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Roku's soundbar sounded better than expected, and it fixed a big problem I have

I was impressed with the Roku TV Wireless SoundBar, but this affordable option only works with a certain type of TV.
Written by Artie Beaty, Contributing Writer
Artie Beaty/ZDNET

For a lot of mid-range or value-oriented televisions, sound quality can be a pretty big issue. Audio seems to be one of the first corners cut when manufacturers look to lower a device's price. In fact, my main television -- a Black Friday big box special -- is almost completely inaudible without a soundbar.

I recently tested Roku's new Plus Series television, and -- although it's a mid-range set -- I found it handled audio just fine on its own. However, given that Roku's new soundbar to complement its televisions carries an affordable price tag and promises a simple, wireless setup, I wanted to give it a test run too. 

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And I'm glad I did.

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Before I get too far into this review, though, it's worth noting a small caveat with this soundbar – it only works with Roku televisions. Now, that does include Roku's own Plus and Select series TVs that rolled out earlier this year and TVs from other manufacturers that run on the Roku platform, (which make up about 40% of televisions), so a lot of sets are compatible. Just make sure yours is a Roku first.

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Roku's simply titled "Roku TV Wireless Soundbar" is a basic 2.0 channel soundbar. That means there's a left channel and right channel. You'll be able to hear a distinction between left and right, but there's no support for Dolby Atmos or any similar surround sound. Of course, for Atmos support, you'd be spending a lot more for your soundbar, so that's not exactly an expected feature here. If you'd like to expand, though, Roku does offer a wireless bass to provide a little more rumble and additional speakers for a 4.1 surround experience. 

Setting up the soundbar was extremely easy. It's wireless (except for the power cord), so all I needed to do was plug it in and change the audio output in the settings menu to "Wireless Soundbar." The TV almost immediately detected the soundbar and it began working after a short update. 

Artie Beaty/ZDNET

Because this soundbar works with Roku televisions from all manufacturers, there's no additional remote required -- your existing TV remote is all you need. 

Digging into the audio settings with the soundbar paired showed several options like a "speech clarity" toggle and sliders for bass and treble. Roku also advertises an optimization mode for night listening and the ability to automatically lower loud commercials. That last one is admittedly a hard feature to independently test, but I did watch several series of commercials on my content and didn't notice any glaring jump in volume.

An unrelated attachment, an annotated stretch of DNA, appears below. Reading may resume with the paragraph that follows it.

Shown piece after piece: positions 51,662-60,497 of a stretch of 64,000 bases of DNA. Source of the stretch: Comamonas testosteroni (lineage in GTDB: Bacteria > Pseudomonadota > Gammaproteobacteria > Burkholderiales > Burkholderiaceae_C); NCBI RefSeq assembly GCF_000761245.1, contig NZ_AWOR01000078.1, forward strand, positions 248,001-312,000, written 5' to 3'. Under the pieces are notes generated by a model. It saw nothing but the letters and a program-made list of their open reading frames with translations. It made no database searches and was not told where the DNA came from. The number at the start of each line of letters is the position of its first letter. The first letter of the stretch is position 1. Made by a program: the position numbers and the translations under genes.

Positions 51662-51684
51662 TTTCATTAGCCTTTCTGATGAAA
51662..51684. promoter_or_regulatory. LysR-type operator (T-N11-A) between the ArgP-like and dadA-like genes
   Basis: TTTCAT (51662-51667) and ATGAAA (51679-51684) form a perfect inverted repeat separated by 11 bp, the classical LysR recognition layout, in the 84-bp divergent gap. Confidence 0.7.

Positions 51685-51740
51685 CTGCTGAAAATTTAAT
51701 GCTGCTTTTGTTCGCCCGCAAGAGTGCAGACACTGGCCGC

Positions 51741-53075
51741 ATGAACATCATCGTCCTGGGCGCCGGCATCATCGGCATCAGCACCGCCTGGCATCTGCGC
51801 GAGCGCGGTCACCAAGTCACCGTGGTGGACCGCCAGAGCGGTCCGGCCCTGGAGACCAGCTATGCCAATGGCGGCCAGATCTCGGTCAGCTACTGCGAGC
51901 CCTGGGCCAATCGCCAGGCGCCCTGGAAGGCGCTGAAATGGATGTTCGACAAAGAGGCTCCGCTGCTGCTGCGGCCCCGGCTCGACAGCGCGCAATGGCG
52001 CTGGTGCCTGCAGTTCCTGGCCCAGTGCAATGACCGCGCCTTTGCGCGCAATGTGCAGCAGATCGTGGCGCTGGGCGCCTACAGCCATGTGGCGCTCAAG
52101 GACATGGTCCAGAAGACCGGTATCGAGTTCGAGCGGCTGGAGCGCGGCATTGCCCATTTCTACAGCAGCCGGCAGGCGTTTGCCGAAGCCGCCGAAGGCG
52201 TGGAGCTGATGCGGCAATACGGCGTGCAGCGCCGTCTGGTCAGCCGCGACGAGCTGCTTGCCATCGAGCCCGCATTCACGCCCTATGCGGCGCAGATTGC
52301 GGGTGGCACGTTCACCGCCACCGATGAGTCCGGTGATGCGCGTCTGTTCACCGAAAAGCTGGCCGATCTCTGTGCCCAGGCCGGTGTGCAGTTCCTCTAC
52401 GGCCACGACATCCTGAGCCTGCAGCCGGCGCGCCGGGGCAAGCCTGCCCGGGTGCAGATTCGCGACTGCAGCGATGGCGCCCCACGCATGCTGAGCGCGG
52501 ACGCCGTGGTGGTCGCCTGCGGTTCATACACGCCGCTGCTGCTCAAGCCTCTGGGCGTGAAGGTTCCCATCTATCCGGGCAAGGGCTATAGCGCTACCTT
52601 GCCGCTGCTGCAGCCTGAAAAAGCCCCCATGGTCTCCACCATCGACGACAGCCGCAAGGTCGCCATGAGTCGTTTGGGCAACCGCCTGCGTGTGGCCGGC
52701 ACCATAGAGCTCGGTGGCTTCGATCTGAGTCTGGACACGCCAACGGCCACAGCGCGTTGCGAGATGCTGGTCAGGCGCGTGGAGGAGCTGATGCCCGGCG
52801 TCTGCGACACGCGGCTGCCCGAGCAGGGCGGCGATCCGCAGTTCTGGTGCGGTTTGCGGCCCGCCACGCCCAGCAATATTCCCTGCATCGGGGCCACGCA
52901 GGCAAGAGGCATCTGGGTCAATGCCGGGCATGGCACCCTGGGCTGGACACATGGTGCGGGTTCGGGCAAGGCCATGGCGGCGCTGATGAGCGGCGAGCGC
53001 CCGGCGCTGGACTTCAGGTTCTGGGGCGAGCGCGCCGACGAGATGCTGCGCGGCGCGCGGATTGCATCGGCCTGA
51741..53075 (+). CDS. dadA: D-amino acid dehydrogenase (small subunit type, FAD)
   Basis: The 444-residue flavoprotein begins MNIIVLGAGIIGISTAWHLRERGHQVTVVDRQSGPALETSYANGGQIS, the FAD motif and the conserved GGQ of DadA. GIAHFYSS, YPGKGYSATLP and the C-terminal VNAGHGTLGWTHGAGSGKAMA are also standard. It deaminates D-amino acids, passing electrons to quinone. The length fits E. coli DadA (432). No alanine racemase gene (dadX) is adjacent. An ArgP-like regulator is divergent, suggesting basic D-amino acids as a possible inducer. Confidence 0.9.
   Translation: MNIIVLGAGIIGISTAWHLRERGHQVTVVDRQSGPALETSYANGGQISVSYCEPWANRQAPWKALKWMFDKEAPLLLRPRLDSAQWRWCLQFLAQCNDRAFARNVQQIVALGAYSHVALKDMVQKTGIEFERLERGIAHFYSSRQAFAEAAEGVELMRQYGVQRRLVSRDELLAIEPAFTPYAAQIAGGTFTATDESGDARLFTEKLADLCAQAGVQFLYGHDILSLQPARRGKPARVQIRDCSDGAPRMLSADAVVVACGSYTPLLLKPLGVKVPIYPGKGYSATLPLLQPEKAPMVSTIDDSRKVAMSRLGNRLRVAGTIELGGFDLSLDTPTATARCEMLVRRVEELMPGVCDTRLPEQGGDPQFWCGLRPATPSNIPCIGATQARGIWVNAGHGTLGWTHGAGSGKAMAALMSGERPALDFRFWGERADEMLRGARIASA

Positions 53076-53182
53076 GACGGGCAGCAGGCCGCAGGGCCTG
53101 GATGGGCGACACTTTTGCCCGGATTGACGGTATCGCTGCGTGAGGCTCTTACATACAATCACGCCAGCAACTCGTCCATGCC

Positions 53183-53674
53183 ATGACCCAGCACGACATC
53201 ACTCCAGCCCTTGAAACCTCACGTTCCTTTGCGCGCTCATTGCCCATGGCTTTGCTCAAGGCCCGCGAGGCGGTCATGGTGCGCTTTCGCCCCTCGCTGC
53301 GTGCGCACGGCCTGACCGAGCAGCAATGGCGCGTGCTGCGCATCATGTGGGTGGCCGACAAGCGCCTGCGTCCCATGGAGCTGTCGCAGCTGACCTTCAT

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I'm not sure if it's just my ears or it's movies today, but I find dialogue increasingly difficult to hear. Watching a television show that's mostly talking is straightforward, but for a movie or a show with a soundtrack and action sounds on top of dialogue, I find myself constantly toying with the volume. This soundbar totally changed that experience.

When I fired up one of my favorites, Netflix's Stranger Things, to test things out, I found that I could hear the iconic Kate Bush song, the squelching of the upside down, and conversation between Max, Dustin and the gang all without picking up the remote to make constant adjustments. Action elements still seemed loud, but they didn't overpower everything else. And that's without diving into the settings and fine-tuning things. Right out of the box, it provided near-perfect audio.

The soundbar also serves as a Bluetooth speaker. Confession: I'm not much of a snob when it comes to music audio quality in my home. For the most part, I just play songs I want to hear through my Echo devices. But after listening to several songs through this soundbar, my mind was changed a little and I discovered that I actually enjoyed listening to my favorite songs. I was able to hear a richness no other speaker in my home provided, and the volume was enough to carry throughout the house.

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Currently, this soundbar currently costs $149, which is decidedly middle range. There are cheaper options and there are certainly more expensive options, but if you're looking for a simple, no-frills device that enhances your Roku TV audio experience, this is a fantastic choice. When you add in the wireless connectivity and ease of setup, it's an even easier decision.

If you're looking for a soundbar that works without wires, provides a solid upgrade to content audio, and serves as a pretty decent Bluetooth speaker (and you have a Roku TV of course), you'd be hard-pressed to find something that provides as much value as the Roku 2.0 wireless soundbar.

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